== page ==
And while no teachers have closed on a home quite yet, a few are already shopping around for the right place to put down roots.
Last year, Jonathan Asmis and Alex Lofton, the co-founders of Landed, began making presentations to school districts in Mountain View and Los Altos to get early buy-in on a teacher home-buyer model that's been in the works for years. The specific details and fine print of the plan get complicated quickly, but the framework is relatively simple: residents in a school community put money into an investor fund, and prospective home buyers living on teacher salaries can tap into that pool in order to make a 20 percent down payment on a house. Investors have a stake in the equity of the home, and share in the future profits, or losses, when the home is sold or refinanced.
The company's model is based on the idea that teachers on the Peninsula and the South Bay make enough money to handle mortgage payments, but have difficulty building up enough money for a sizable down payment. The Los Altos School District was the first local district to sign onto the idea, and community investors were able to pull together $500,000 in just six weeks. The Mountain View-Los Altos High School District followed suit, and recently built up a similar funding pool for its teachers. Checks from residents typically range from $25,000 to $100,000.
Lofton said progress has been great so far, and that the initial investor money should be enough to support the "lowest hanging fruit" in terms of teachers who are ready to purchase a home. None of the dozens of interested teachers have actually bought a house yet, but Landed has been careful to let teachers move at their own pace, Lofton said.
"We have a few people who are looking at homes right now, but the reality of this is that home buying is a very personal process," he said. "Even with our help, it's difficult to buy a home."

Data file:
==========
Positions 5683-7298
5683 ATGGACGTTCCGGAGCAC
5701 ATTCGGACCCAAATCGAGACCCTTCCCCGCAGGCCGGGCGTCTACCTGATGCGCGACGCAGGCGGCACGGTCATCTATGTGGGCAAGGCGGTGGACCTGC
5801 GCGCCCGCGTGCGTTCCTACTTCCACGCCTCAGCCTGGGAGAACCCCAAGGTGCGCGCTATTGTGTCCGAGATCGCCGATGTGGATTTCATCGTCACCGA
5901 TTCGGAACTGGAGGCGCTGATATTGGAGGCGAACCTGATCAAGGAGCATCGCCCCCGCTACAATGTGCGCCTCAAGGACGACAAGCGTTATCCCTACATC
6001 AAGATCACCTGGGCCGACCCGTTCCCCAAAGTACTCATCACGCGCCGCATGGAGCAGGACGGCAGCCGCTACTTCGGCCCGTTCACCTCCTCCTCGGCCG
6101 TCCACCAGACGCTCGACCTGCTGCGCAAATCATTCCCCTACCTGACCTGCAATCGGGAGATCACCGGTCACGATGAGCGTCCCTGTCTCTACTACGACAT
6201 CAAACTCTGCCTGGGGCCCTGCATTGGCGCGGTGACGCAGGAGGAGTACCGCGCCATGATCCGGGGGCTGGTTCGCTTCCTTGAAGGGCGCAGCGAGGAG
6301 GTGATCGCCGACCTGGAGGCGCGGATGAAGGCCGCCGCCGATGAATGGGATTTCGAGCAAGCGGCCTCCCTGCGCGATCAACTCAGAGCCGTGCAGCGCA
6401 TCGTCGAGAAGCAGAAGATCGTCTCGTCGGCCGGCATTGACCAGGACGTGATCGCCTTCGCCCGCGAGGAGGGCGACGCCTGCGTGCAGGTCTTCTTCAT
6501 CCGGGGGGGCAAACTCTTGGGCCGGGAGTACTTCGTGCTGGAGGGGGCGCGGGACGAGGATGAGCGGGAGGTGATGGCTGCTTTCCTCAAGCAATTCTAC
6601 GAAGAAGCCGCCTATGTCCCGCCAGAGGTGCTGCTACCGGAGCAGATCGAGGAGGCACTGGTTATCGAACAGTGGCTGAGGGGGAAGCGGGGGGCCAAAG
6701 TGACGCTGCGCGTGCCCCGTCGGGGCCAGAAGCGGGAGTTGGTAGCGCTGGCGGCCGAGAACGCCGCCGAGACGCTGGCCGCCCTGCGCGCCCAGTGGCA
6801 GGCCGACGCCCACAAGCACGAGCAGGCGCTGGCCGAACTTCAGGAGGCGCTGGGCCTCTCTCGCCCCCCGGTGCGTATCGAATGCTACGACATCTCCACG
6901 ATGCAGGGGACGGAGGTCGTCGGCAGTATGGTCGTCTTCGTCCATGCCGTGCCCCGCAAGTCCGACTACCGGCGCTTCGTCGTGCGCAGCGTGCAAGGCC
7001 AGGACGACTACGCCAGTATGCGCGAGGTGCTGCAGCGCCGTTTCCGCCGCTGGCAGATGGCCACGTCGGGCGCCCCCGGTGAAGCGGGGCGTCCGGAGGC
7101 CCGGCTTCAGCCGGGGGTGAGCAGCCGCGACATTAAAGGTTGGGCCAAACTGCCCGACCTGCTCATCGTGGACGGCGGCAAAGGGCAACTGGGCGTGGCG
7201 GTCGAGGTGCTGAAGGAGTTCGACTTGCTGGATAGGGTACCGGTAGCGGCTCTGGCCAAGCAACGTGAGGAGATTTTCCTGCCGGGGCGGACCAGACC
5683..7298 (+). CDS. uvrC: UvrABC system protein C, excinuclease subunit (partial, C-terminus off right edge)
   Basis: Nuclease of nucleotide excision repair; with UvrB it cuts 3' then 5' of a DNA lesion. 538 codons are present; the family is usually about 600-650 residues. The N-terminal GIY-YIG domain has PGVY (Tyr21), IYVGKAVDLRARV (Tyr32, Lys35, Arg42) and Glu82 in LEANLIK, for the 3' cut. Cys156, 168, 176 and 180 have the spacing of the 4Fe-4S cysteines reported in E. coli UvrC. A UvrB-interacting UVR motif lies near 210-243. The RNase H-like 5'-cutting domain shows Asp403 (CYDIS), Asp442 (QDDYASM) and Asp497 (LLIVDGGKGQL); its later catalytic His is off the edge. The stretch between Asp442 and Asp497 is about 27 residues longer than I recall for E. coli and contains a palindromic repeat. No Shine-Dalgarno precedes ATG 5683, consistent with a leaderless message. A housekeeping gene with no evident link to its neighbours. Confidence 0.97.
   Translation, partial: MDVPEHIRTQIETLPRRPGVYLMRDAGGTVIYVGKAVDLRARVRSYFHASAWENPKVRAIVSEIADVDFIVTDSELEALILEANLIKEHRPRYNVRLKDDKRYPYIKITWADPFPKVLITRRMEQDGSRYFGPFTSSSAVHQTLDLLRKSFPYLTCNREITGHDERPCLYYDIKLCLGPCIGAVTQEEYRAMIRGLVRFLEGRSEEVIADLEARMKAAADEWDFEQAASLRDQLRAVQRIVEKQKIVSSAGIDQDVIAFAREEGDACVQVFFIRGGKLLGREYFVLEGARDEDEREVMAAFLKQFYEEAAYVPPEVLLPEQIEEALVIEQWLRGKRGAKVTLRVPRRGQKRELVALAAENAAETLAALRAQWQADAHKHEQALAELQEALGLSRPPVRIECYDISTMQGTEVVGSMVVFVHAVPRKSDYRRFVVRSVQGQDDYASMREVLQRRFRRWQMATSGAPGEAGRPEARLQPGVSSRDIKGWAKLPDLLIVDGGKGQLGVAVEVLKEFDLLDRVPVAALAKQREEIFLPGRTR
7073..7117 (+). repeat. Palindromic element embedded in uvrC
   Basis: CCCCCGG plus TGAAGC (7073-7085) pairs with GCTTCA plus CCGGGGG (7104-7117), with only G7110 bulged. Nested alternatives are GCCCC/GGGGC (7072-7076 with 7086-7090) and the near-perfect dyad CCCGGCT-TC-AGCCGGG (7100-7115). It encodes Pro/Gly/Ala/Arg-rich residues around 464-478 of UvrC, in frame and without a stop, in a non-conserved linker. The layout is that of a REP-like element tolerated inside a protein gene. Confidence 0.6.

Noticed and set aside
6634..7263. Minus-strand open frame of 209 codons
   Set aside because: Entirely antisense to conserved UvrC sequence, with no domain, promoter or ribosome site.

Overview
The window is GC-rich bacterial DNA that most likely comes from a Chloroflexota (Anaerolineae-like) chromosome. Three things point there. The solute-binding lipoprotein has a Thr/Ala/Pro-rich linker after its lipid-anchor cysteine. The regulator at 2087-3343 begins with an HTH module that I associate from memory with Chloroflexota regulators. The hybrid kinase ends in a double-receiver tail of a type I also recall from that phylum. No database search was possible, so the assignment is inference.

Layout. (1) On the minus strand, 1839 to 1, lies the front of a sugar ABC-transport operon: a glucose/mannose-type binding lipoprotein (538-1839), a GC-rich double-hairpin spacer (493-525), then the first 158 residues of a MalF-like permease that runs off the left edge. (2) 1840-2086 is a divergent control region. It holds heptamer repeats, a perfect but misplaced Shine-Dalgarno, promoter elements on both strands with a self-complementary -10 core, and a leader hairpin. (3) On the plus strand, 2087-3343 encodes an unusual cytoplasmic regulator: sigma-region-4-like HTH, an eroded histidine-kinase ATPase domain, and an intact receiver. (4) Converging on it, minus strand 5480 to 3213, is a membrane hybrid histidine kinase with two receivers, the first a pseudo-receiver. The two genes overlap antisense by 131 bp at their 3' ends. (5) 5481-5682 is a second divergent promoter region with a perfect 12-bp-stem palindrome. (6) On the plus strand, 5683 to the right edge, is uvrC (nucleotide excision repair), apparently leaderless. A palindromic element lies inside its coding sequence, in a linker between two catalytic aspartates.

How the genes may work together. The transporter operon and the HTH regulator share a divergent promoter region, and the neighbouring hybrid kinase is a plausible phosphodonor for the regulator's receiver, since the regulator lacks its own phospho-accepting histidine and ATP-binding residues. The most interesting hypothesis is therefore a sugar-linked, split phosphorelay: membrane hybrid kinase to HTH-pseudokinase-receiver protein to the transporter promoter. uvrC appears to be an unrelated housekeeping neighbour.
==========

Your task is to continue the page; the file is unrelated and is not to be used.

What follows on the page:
With a healthy supply of investor capital, what's the demand look like? In the case of Mountain View-Los Altos, Landed has been in touch with 40 or so prospective staff members who are interested in getting help on a down payment. Most of the informational sessions hosted by Landed have been less about how the company works, and more about what it means to buy a home and take on a mortgage. Any teacher who decides to use investor money to buy a home needs to be fully aware of what they're getting themselves into, Lofton said.
School districts throughout the Bay Area have struggled for years to find ways to support teachers in a region where the cost of living has fast outpaced teacher salaries. The problem is only made worse by California's statewide teacher shortage, which makes attracting new teachers a protracted and painful process. A survey by the Mountain View Whisman School District found that most teachers and staff rent or lease their homes, and just shy of 60 percent had a desire to buy a home in the next five years.
Whether Mountain View Whisman will jump on the opportunity to create its own Landed investor fund is still up in the air. The company only presented its model to the school board last week, and district staff are still having an "ongoing conversation" with Landed about whether to follow its neighboring districts, Lofton said.
At the May 18 meeting, board members asked pointed questions about what kind of risk teacher home buyers, as well as the investors, put themselves in when they participate in Landed's model, particularly when there's a risk the housing market could tank. Board member Tamara Wilson wondered why, for example, home buyers are asked to pay Landed back within 10 years by either refinancing, selling their home, or paying off the investment with cash.
Lofton said the 10-year time period is an important mechanism in order to make sure investors have the option to get their money back in a timely manner and see a return on their investments.
Most people are likely to pay the money back within four to seven years, he said, and once teachers are able to pay off Landed's investors, they have 100 percent of the home's equity. What's more, he said, property values historically climb over a 10-year period even with dips in the economy and the local real estate market.
Over the last few years, Lofton told the Voice that Landed has taken plenty of time to consider all of the things that could conceivably go wrong with its model, and build a structure that hedges against those pitfalls. He said it can be a little frustrating that it's taken so long for the company to finally get up and running, but that it's understandable. Unlike Silicon Valley consumer tech products, if Landed has a critical flaw, it means they've potentially ruined someone's entire life savings.
"It can get frustrating, but you have to remember that if you do it right from the beginning, then you've got a better shot at the long game," he said.